ST. MARYS, Pa. — There's more to metal technology than great open furnaces and sheets of white-hot steel. More than 5,000 years ago, ancient civilizations were using a process known as powdered metal technology to make ornaments and weapons.
Today, this technique once used by Incans and Egyptians means thousands of jobs at 150 companies around the nation that make metal parts ranging from napkin rings and religious medals to gun sights, triggers and sprockets for car engines.
The powdered metal business generates $1.5 billion in sales nationwide, and is so strong in north-central Pennsylvania that shopkeepers and others can't find the staff they need--the 40 metal companies in the region are draining the pool of workers.
The technique involves compressing metal powder--usually bronze, iron or steel--into molds. The molded parts are then baked for hours at high temperatures to make them as strong as machine-cut parts. They're usually cheaper because the technology involves less labor and waste of materials.
"It's such an economical way of making parts that the automotive and automatic power equipment industries are constantly pushing for more," said Michael Stauffer, sales manager at Keystone Carbon Co., a 1,300-worker firm.
Other companies are much smaller, with a handful of workers, but the technology they use is basically the same.
"I just can't get it out of my blood," said Norbert Arnold, who joined Keystone Carbon with a correspondence-school degree in chemistry in 1939 and stayed until 1986. "It's just a great metalworking process."
Like many people in the industry, Arnold keeps a collection of gizmos made from powdered metals in his basement office where, flanked by trade journals and jars of metal powder, he offers technical advice on the business and serves as a local expert on its history.
In 1900, the lumber magnates whose huge lodges still dot the hills of the area had no idea that powdered metal was the key to the area's future. They knew, though, they needed a new industry because the timber was disappearing.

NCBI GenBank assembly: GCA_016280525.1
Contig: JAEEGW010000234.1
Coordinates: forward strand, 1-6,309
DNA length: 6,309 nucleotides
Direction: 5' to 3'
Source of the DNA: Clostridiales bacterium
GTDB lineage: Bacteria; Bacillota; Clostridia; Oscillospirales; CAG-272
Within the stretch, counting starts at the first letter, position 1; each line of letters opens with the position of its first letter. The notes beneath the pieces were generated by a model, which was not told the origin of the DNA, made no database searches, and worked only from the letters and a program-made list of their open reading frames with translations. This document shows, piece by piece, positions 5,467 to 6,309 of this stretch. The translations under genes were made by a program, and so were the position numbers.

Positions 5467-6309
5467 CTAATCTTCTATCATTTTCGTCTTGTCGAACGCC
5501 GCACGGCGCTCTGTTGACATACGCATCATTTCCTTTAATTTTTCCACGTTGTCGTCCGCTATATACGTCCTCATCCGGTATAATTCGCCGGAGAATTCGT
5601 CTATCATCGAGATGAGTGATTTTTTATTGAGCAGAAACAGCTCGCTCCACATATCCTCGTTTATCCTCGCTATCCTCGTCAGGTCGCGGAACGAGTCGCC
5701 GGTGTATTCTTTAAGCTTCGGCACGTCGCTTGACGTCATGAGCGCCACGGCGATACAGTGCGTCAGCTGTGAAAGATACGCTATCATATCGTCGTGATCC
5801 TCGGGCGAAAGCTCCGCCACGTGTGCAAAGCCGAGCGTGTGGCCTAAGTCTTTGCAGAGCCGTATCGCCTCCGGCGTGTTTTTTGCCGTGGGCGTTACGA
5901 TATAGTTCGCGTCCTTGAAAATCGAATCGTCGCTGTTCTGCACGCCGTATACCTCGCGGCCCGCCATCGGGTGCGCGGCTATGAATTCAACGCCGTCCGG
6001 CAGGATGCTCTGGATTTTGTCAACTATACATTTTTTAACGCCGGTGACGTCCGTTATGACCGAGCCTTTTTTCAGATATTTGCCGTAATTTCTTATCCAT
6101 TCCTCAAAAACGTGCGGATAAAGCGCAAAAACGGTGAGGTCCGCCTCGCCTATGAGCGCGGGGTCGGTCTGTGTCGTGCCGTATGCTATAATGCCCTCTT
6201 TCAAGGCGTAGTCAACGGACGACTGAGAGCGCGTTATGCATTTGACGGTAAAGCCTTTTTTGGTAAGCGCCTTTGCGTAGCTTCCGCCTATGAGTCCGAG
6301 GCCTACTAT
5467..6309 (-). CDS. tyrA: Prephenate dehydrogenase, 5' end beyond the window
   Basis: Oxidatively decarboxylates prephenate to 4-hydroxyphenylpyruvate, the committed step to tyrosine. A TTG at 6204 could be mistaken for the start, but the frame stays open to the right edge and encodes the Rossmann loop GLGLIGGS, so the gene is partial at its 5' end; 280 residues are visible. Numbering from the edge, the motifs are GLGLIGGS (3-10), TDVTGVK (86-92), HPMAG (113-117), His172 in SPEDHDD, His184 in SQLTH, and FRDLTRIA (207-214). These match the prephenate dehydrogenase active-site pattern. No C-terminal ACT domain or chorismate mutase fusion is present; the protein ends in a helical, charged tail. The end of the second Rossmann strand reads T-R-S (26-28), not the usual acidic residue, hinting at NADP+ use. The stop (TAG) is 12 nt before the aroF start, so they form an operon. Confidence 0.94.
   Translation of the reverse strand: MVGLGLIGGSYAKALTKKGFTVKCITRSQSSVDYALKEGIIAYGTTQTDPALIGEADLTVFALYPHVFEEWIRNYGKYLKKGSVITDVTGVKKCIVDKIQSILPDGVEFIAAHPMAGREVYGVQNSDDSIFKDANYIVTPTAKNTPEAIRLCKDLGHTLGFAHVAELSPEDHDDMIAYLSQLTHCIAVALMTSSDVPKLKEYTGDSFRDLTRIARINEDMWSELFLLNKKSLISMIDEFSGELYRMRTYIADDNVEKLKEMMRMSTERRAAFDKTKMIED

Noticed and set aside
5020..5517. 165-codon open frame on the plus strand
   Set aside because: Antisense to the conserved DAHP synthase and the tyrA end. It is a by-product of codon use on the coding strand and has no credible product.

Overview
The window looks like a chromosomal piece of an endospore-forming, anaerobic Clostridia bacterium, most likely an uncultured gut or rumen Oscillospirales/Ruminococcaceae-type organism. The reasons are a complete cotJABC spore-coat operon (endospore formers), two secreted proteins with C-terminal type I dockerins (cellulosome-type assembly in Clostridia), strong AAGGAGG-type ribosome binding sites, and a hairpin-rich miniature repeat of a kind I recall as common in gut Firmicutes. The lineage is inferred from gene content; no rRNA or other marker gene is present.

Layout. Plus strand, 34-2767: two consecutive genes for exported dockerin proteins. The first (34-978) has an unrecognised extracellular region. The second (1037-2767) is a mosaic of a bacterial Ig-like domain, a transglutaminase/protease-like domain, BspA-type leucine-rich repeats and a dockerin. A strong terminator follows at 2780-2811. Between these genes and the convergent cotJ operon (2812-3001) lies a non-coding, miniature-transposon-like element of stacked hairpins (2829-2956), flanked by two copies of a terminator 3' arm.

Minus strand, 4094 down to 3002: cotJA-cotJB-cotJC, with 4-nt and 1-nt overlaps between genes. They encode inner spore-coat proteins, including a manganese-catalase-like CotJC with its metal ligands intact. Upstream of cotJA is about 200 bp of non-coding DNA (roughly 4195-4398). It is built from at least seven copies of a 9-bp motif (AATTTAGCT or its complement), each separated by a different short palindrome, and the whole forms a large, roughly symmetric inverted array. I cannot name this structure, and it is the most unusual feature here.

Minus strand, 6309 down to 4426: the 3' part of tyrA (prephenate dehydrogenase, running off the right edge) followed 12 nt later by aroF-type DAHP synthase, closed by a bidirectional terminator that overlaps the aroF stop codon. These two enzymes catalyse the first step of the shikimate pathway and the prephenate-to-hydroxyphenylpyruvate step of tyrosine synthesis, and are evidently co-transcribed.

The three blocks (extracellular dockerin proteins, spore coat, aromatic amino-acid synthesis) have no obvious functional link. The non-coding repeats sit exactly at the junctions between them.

Andrew Kaul, one of the lumber barons, took a chance on the industry, Arnold said. He put his money behind John Speer, who founded Speer Carbon early in the century.
The company and its imitators used powdered carbon to make graphite brushes for electrical motors, incidentally laying the technological foundations for the powdered metals industry.
The industry took off in the late 1930s as the world prepared for World War II and companies discovered how to use powdered metals to make self-lubricating ball bearings. By the mid-1970s, hundreds of people had learned enough to leave the big companies and start their own businesses.
Eric Wolfe's grandfather, Arnold, and his father, Richard, founded Windfall Products Inc. in 1976 with four workers. By 1982, they had about 100 employees.
The privately-held company now has 635 workers, $60 million per year in sales and income of $3.6 million to $4.8 million, Wolfe said.
For those with expertise, powdered metals companies are fairly easy to set up. "You don't need a lot of capital equipment," Stauffer said. "One press, one furnace and you can get started."
Hugh Dornisch, his brother Blaise and Frank Beimel Jr. decided at a New Year's party they would go into business. In two months, they found a fourth investor, put second mortgages on their homes and raised the $400,000 to $500,000 they needed to open Precision Compacted Components.
Production began in May 1994 in an old, gray brick building once used to make turbines for submarine engines. Other powdered metals companies, temporarily facing more work than they could handle, sent jobs to the newcomers.
"We've done OK," said Blaise Dornisch. "We haven't lost any money. We have shown a profit, but everything has gone back in."
For small companies such as his, surviving long-term may be harder. Wolfe and Stauffer said the automobile industry, the industry's biggest customer, is demanding more and more from its suppliers, both in pricing and quality.
"The competition has been very fierce," Stauffer said. "The buyers are taking advantage of that."
To do well, Wolfe said, powdered metals companies must persuade auto makers to replace wrought metal parts with powdered metal ones. He estimated each American car now contains 25 to 30 pounds of powdered metal parts. The total could rise to 50 pounds, he said.
Business people in the area expect continued prosperity.
"It's like Silicon Valley," said Raymond W. Klaiber, director of the St. Marys Area Economic Development Corp. "I would say that as far as the powdered metals industry is concerned, it could grow another 100% . . . because there's a lot of technology here."